CARE, with contracts for civilian services. These         obtaining public input and has made waiver appli-
contracts are modified through the use of change          cations and decisions more readily available to the
orders when new benefits are provided or when             public. The leadership of the Senate Finance Com-
administrative changes occur. DOD’s lack of focus         mittee, after highlighting the concerns with the
on the change order process resulted in a backlog         waiver approvals and approval process in publicly
of over 500 outstanding change orders, with a             released letters to HHS, proposed legislation to
potential liability in the hundreds of millions of dol-   address the unauthorized uses of funds and inade-
lars. As a result of our work, DOD implemented a          quate public input process.
new process that provides a structured approach to
approve, prioritize, and track prospective changes.       Understanding Increasing Long-Term Care
Changes are now negotiated and settled before they        Demand and Expenditures: In a series of testimo-
are implemented. With DOD’s increased emphasis,           nies and a report, GAO showed that spending for
the number of outstanding changes orders declined         long-term care could nearly quadruple by 2050 as
from more than 560 in July 2000 to about 50 in            the baby boom generation ages and demand for
August 2002.                                              services increases. This burgeoning spending will
                                                          especially impose burdens on federal and state bud-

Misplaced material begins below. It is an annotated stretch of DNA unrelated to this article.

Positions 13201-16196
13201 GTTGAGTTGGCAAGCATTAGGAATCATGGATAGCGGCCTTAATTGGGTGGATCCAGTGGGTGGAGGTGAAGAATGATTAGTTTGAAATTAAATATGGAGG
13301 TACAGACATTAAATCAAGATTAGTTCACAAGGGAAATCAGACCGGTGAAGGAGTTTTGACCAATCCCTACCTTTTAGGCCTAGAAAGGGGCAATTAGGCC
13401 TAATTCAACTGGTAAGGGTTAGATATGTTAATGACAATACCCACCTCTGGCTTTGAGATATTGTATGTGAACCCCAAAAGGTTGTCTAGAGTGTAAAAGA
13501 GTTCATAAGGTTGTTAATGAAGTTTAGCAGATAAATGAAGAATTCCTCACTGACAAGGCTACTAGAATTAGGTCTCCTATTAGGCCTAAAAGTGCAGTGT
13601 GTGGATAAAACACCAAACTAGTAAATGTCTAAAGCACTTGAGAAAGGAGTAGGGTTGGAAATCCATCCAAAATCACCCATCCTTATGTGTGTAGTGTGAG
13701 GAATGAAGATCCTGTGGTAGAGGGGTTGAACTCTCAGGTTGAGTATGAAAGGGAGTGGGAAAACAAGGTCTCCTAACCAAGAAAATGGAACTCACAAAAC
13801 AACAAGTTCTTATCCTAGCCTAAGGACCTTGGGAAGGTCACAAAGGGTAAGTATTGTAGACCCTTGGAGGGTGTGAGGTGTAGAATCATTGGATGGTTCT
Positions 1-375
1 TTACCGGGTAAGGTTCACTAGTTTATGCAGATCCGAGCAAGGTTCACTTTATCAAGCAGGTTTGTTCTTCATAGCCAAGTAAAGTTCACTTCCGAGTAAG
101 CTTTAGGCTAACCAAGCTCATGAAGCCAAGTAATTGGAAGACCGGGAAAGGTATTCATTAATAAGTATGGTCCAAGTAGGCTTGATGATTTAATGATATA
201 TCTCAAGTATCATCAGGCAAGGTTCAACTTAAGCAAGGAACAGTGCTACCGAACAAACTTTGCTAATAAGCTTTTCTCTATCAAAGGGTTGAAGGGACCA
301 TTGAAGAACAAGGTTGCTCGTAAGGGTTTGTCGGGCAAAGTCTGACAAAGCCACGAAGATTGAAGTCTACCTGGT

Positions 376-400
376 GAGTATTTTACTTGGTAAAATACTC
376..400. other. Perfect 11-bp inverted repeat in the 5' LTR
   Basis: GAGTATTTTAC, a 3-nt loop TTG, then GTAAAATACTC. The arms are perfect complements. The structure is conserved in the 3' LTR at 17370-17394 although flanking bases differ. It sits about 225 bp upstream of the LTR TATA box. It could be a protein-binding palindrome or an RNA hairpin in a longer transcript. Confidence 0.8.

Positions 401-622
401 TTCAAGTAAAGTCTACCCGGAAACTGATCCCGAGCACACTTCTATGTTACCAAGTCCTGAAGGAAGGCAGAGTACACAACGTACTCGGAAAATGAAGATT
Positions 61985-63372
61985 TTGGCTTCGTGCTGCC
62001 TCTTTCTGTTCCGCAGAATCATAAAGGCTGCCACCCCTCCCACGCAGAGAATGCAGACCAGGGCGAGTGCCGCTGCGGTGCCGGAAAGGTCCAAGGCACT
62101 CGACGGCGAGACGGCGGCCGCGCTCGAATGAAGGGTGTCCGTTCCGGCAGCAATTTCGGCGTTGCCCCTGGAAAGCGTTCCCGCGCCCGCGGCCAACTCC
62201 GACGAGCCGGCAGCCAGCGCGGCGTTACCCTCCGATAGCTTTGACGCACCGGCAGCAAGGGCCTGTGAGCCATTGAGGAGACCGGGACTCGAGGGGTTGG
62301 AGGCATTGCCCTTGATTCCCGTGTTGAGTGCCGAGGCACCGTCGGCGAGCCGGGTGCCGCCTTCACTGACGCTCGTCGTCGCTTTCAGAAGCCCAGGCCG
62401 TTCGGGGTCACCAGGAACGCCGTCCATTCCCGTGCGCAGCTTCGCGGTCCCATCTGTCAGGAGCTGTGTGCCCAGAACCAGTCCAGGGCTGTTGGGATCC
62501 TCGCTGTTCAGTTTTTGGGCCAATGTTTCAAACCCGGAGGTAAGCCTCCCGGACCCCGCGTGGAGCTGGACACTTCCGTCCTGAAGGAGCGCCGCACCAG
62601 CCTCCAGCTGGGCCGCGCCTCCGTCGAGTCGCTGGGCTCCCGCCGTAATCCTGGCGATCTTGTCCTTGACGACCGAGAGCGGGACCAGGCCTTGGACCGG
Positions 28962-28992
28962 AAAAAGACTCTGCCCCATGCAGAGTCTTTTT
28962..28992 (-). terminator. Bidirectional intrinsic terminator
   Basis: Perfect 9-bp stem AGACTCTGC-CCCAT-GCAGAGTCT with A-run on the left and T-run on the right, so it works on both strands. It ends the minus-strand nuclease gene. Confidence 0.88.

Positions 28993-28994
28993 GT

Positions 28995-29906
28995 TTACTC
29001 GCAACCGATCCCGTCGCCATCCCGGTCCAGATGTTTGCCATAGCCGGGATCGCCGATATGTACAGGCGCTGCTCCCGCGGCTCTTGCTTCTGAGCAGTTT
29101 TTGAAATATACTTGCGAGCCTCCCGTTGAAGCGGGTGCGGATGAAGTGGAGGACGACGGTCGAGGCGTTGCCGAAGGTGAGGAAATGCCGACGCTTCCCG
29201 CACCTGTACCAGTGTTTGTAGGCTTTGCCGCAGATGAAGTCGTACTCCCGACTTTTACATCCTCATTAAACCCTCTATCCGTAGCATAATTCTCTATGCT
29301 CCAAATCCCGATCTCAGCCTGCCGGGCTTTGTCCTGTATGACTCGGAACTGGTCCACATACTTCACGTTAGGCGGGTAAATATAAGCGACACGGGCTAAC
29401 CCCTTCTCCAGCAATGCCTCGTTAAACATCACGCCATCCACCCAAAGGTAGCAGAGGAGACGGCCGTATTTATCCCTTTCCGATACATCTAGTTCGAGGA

Improving VA’s Health Care Resource Allocation: In        gets because public programs—particularly Medic-
one report and two testimonies in 2002, we identi-        aid—finance most long-term care expenditures. We
fied changes that the Department of Veterans Affairs      also demonstrated that services offered to elderly
(VA) needed to make in its system for allocating          individuals needing long-term care could vary
financial resources to its 21 health care networks,       widely, depending on the coverage available

110                                                         GAO PERFORMANCE AND ACCOUNTABILITY REPORT 2002
                                                                                                  APPENDIX 1

through states’ Medicaid programs and case manag-         tion. In response to our work, both agencies have
ers’ assessments of individuals’ needs. The U.S.          taken steps to increase the participation of women
Senate Special Committee on Aging drew exten-             in study populations. Most recently, NIH took
sively on our work in developing its findings and in      action in response to our recommendation that, to
its ongoing consideration of long-term care financ-       better monitor inclusion, NIH staff who transmit
ing reform.                                               data on study populations to the agency’s tracking
                                                          system should receive ongoing training on the sys-
Improving Veterans’ Access to Medicines for Treating      tem’s purpose and requirements. After deploying a
Psychosis: GAO reported that because of cost con-         new tracking system to monitor the inclusion of
siderations procedures at some VA facilities have         women and minorities in clinical research, NIH pro-
limited or could restrict access to an atypical antip-    vided extensive training, including demonstrations
sychotic drug on VA’s national list of drugs for treat-   and hands-on training. In addition, all training mate-
ing schizophrenia and bipolar disorders. Such             rials will remain available to NIH staff on-line.
procedures are contrary to VA’s prescribing guide-
line for atypical antipsychotic drugs. In response to     Improving Pediatric Drug Research and Labeling:
our work, VA has reiterated to all its employees that     Partly on the basis of GAO’s testimony, the Con-
they should follow the prescribing guideline that         gress passed the Best Pharmaceuticals for Children
allows veterans access to the most appropriate med-       Act of 2001, which reauthorizes what is known as